Whole Foods Englewood: Residents disappointed as grocer closes 6 years after opening in food desert'

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Sunday, November 13, 2022
Whole Foods Englewood: Residents disappointed as grocer closes 6 years after opening in food desert'
Whole Foods in Chicago's Englewood neighborhood on W. 63rd Street is closing after being open just six years an area considered a "food desert."

CHICAGO (WLS) -- It was six years when this store opened its doors in this community, which is considered to be a food desert on the South Side.

Now, its upcoming closure set for Sunday is leaving many customers disappointed.

The location is one of six Whole Foods stores being closed down nationwide. Another one on the DePaul University campus was part of those closures, too.

"It's just taking away from our community," said Whole Foods shopper, Tiffany West. "We'll go back to a food desert. People will have to travel far to get the food and things that they need."

The 63rd Street location opened in 2016, promising to bring healthier food choices to the area.

At the time, then-Mayor Rahm Emanuel and the city committed over $10 million in tax breaks to help make the store a reality.

RELATED | Englewood celebrates Whole Foods grand opening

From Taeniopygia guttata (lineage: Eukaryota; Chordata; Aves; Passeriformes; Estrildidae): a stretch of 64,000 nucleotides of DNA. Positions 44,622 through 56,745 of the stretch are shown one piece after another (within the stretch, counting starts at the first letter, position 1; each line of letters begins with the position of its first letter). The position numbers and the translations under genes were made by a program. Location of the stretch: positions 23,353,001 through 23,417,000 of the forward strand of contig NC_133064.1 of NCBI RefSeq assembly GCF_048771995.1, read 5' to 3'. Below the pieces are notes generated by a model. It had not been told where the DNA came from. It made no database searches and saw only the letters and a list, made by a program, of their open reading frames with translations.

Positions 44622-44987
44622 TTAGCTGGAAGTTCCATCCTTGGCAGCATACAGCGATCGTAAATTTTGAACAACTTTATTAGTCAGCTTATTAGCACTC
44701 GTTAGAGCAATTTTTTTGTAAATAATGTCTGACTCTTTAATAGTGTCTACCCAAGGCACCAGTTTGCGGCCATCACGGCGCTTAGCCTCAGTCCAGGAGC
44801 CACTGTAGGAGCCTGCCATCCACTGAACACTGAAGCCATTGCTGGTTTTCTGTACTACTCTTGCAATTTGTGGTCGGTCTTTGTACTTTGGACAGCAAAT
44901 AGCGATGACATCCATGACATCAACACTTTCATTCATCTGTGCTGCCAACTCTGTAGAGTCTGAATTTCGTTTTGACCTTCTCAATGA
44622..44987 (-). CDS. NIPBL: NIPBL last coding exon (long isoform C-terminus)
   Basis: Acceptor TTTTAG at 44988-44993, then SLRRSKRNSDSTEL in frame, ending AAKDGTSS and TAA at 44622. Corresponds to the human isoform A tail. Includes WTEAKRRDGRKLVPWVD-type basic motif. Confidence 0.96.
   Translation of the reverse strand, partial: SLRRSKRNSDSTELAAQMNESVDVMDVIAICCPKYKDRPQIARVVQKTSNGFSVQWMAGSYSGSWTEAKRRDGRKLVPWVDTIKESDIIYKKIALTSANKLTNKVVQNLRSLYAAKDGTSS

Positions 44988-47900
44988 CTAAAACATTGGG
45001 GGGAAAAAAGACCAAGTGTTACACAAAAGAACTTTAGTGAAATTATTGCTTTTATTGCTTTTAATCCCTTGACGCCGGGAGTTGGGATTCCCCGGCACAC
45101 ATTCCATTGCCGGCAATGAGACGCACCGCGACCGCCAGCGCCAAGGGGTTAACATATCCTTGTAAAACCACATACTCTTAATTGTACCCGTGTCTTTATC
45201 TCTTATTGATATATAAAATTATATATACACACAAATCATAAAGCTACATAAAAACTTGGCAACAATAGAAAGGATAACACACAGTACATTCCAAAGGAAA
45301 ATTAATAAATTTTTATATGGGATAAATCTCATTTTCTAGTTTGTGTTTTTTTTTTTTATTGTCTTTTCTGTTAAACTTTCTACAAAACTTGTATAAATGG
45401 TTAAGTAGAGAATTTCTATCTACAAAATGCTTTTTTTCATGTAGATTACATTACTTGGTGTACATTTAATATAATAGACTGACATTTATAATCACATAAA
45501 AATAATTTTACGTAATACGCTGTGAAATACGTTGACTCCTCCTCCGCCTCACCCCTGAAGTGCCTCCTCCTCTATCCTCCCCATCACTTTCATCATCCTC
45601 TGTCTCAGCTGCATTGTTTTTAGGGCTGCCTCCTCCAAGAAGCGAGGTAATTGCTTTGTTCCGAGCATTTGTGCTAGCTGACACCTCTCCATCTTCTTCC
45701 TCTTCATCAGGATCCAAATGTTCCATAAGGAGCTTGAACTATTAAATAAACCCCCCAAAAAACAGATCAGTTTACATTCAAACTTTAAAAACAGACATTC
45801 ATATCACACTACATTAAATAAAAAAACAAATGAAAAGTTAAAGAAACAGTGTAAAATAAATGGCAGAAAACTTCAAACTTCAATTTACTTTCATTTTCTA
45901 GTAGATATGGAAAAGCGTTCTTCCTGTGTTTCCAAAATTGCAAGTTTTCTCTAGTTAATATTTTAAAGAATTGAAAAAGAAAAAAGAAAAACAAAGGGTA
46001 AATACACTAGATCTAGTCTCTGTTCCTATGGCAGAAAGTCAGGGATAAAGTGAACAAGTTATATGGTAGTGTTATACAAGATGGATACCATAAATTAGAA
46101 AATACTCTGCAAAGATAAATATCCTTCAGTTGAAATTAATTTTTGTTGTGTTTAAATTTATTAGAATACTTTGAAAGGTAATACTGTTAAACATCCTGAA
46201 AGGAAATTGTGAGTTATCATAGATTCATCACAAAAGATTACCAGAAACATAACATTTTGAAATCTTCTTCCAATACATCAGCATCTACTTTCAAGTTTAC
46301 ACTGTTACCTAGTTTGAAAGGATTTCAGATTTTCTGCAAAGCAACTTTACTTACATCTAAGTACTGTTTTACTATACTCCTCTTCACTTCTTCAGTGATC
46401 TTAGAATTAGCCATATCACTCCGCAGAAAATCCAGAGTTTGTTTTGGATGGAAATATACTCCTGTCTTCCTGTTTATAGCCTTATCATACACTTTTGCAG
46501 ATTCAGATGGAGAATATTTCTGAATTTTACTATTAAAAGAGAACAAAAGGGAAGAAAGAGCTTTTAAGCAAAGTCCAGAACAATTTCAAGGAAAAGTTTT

The new Whole Foods in Englewood will offer items unique to the South Side store, including banana pudding and bean pies.

"And, it was going to be a discount store. That was even more of an encouragement," said longtime Whole Foods shopper, Thomas Gist.

The only other grocery store in Englewood is an Aldi, which is just a few blocks away.

However, some customers said they feel let down.

"It was exciting when we received the news in the neighborhood that Whole Foods was coming. As you may know, there are not many grocery stores in Englewood, so to have a Whole Foods was a big thing and a big deal. And so, to hear of the closing very disheartening and upsetting," said Tiffany West, a Whole Foods shopper.

That reality, now shuttered for loyal customers like Gist, are left seeking healthier foods within walking distance.

"There are very few options in the community. There's an Aldi, but they have a very small selection," Gist said.

The Englewood store employed about 100 people.

A spokesperson for Whole Foods told ABC7 that eligible employees who wanted to stay with the company will be transferred to other locations. Those who did not accept positions were offered severance.

The spokesperson went on to say the company is working closely with the landlord to find another tenant.

That search, still ongoing.